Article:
Keyword Research Part 2 – SEO Unlocked – Free SEO Course with Neil Patel


Today I’m going to be breaking down how you can do keyword research. In this training module I’m going to be breaking down keyword metrics, as well as how to match your keyword to a customer journey, and how you can refine your keyword list.

RESOURCES & LINKS:
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Download the Ubersuggest Keyword Planner and the Musketeer Persona Research Sheet: https://neilpatel.com/training/

SEO Unlocked Course Playlist: https://www.youtube.com/watch?v=Q_lySNxCag0&list=PLJR61fXkAx11Oi6EpqJ9Es4rVOIZhwlSG

Ubersuggest: https://neilpatel.com/ubersuggest/
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One of the most basic metrics is search volume. Whenever you do a search on Ubersuggest you’ll see the search volume for any given keyword on a desktop device, as well as a mobile device.This is important to see because desktop devices in many cases convert better than mobile devices.

On top of that, you’ll be able to see seasonality. This will give you a good understanding of how to control your traffic. That way you can get a steady stream, versus the continual ups and downs.

Two other metrics that you really want to look at. The first one is paid difficulty. The higher the paid difficulty, the more competitive it is when you’re bidding for a on-paid search and the other metric is SEO difficulty. The lower that number, the easier is it to rank for in Google organic search.

The other one to look at if you’re doing SEO as well when you’re doing your keyword research is CPC, you’ll see it on the left. CPC stands for cost-per-click. Typically, the higher the cost the more likely that keyword is going to convert a visitor into a customer. The lower the CPC, that usually means that keyword doesn’t drive as qualified traffic, so it doesn’t convert as well.

Now, when you’re going after a keyword for SEO, yes, you know, you’re not bidding for it, but still you want to go after those most lucrative keywords. So, the terms that have the lowest SEO difficulty, ideally scores of less than 40 and a high cost-per-click are the ones that are going to tend to drive the most revenue for you.

The next part of keyword research is to match the customer journey. They go through roughly six steps, all the way from having a problem to getting success.

So, let’s go over the journey in detail. Now, using Ubersuggest on the left-hand navigation side you’ll see a keyword ideas option. Click on that. That’s where I want you to put in your keywords. There’s multiple tabs, there’s a suggestions tab on that report, a related tab, questions, prepositions and comparisons.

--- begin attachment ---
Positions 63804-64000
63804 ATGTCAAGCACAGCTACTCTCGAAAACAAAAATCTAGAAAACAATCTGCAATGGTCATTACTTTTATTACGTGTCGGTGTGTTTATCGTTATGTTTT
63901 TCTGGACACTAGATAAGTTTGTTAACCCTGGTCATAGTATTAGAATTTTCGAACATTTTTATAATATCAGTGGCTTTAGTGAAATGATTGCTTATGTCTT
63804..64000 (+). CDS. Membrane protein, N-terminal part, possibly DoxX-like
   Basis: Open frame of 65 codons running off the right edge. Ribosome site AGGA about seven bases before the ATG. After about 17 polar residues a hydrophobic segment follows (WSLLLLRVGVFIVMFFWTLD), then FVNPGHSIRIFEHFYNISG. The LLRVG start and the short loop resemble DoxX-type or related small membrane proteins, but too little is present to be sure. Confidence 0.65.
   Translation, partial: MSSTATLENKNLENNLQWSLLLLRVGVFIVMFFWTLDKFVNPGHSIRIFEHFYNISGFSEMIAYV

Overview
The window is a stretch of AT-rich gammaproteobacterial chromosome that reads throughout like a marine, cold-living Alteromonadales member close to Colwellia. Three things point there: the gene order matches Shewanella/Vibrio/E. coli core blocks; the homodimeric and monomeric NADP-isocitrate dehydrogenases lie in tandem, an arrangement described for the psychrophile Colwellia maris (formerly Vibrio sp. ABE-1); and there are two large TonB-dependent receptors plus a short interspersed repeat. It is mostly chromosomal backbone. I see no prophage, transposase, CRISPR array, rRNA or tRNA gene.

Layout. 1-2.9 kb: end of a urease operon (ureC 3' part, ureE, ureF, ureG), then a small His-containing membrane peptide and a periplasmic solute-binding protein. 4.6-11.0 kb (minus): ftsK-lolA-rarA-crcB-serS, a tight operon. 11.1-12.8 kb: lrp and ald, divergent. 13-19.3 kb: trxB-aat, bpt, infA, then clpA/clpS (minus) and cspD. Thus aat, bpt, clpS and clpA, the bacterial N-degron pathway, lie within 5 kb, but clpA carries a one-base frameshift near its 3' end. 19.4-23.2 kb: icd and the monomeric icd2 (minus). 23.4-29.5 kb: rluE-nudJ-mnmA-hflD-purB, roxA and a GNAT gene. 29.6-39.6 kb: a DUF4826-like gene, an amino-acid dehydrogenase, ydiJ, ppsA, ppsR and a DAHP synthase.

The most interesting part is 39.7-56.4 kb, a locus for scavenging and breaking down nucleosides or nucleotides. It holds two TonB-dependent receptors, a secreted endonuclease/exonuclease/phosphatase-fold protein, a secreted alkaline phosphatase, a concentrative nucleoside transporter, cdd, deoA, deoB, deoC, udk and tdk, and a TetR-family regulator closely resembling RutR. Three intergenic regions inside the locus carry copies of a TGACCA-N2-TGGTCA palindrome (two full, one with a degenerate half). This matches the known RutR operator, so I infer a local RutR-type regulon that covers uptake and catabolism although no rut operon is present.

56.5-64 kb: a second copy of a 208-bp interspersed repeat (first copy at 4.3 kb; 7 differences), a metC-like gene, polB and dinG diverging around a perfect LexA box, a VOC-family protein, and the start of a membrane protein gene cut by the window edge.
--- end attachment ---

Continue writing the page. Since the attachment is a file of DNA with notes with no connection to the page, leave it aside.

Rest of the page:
So you need to refine your keyword list, and you could do that through four simple steps.

The first is the search goal value.
Right, and that is SEO difficulty, but you can also look at domain score.

Now that you got your keywords it’s all about grouping those keywords and putting them in the right buckets. And you type it out and then in the navigation I want you to click on top pages, and this will show you all their top pages. This is how they’re grouping keywords, because a page has many keywords.

As you’re doing your keyword research there’s some important questions that you need to consider. Now, here’s a interesting chart from Ahrefs, I’m going to actually show quite a few charts over the next few slides from Ahrefs. They have one of the biggest databases of SEO data out there. And they were looking at the medium number of keywords that the top 20 ranking pages also rank for. As you can see, it’s hundreds.

And this right here shows the overall domain score of a site and how many keywords that they rank for on any given page.

So typically, you know, when the URL score or domain score of a site is high they tend to rank for more keywords on a page. So, as you build up more of your authority you can also rank for more keywords as well.

And if you’re looking for quick wins, Ahrefs also did an interesting study and they found that keywords with low volumes of under 1,000 are really easy to rank for within a year. So, if you’re trying to go after the most competitive terms, it’s going to take you much longer versus going after the ones that aren’t as competitive.

And typically, the lower volume ones don’t get that much traffic. Remember how I said you can rank for a hundreds of keywords on a page, so if you have 400 keywords that each have a 1,000 searches, or even 500 searches a month for each of those keywords, that’s anywhere from 200,000 to 400,000 potential people that you can attract to your website each and every single month.

► If you need help growing your business check out my ad agency Neil Patel Digital @ https://neilpateldigital.com/

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Matthew Brewin

Hey, name's Matt. I'm a blogger on LikesInternetMarketing.com, Certified Digital Marketer, and Partner at Internet Profits Ltd.

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